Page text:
Kyle Matthew Hamilton

@kylematthewhamilton

kylematthewhamilton.com

EP 116: Kyle Matthew Hamilton (autogenerated)

[00:00:00]Dane Reis: [00:00:00] you booked it episode 116. Alrighty or let’s get started. I am excited to introduce my guest today. Kyle Matthew Hamilton. Are you ready for this Kyle?

[00:00:16]Kyle Matthew Hamilton: [00:00:16] Absolutely so stoked.

[00:00:18] Dane Reis: [00:00:18] Right Right on Caio is a music theater and screen actor, plus many other things who has performed all over the place credits include Broadway SpongeBob Squarepants, the musical off-Broadway clueless, the musical.

[00:00:33] TV and film the SpongeBob musical live on stage Ken show at the bedfellow I Carly wonder Rama. Good morning come. Macy’s Thanksgiving day parade and the 72nd Tony awards international tours include Scooby doo live national concert tours, rebel rebel, the many lives of David Bowie. Norwegian cruise lines, Footloose, the musical equity workshops slam with Tony Hawk and Mark Mothersbaugh.

[00:01:02] He was also a playwright and wrote righteous. The skateboard play. Kyle is a professional skateboarder for shut skateboards and avid bicyclist published byline writer, and a current senior at the new school. Kyle that is a quick intro of who you are and what you’ve done, but why don’t you tell us a little bit more about yourself, fill in the gaps and a little bit more about what you do as a professional in the entertainment industry.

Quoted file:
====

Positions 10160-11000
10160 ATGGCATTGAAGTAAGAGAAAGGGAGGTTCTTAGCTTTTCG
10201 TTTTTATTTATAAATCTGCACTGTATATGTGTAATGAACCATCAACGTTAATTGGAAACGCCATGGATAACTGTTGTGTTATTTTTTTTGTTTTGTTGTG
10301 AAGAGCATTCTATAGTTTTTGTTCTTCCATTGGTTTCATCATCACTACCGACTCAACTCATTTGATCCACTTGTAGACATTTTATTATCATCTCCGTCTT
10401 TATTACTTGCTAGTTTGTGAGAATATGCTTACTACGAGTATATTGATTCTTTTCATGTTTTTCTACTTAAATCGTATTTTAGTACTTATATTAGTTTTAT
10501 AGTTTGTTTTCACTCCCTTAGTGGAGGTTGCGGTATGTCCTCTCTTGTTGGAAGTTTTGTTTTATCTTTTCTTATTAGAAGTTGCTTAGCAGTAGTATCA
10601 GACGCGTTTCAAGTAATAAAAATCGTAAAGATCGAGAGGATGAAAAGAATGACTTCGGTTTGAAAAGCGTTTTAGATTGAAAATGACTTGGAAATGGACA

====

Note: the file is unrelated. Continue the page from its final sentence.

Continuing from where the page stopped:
[00:01:31]Kyle Matthew Hamilton: [00:01:31] Sure. My name is Kyle Matthew Hamilton. I was born in Louisville TOKY and raised North of the city across the Ohio river in a small town called Salem, Indiana known for cornfields basketball and the invention of 2%. I am currently visiting family in Henryville Indiana. And we’ll be going back to NYC soon.

[00:01:53] And regardless of the rest of the topics of this stuff that I do, I simply like to tell people that I am a professional writer, uh, for shut skateboards and my goals and entertainer has always been to bring, uh, more awareness to skating through fantastic storytelling.

[00:02:10]Dane Reis: [00:02:10] Oh, that’s so cool. And clearly you’ve done that quite a bit through some of the highlights in your bio.

[00:02:16]Kyle Matthew Hamilton: [00:02:16] I just, I, I think it is such a wonderful tool for kids to discover their individualities, their personalities, what makes them tick. And also it’s something that’s just as creative as being a theater or film. We all root for one another. We all want to see each other be creative and various forms of whatever is beneficial to them.

[00:02:37]Dane Reis: [00:02:37] Ah, so cool. And let’s move on to this next section here. And Kyle, look, I am a sucker for a good quote. What is your favorite quote you’d like to share with everyone?

[00:02:48]Kyle Matthew Hamilton: [00:02:48] Is a quote by Rodney Mullen, which is there’s an intrinsic value in creating something for the sake of creating it.

[00:02:56]Dane Reis: [00:02:56] I really liked that. Can you expand on that a bit?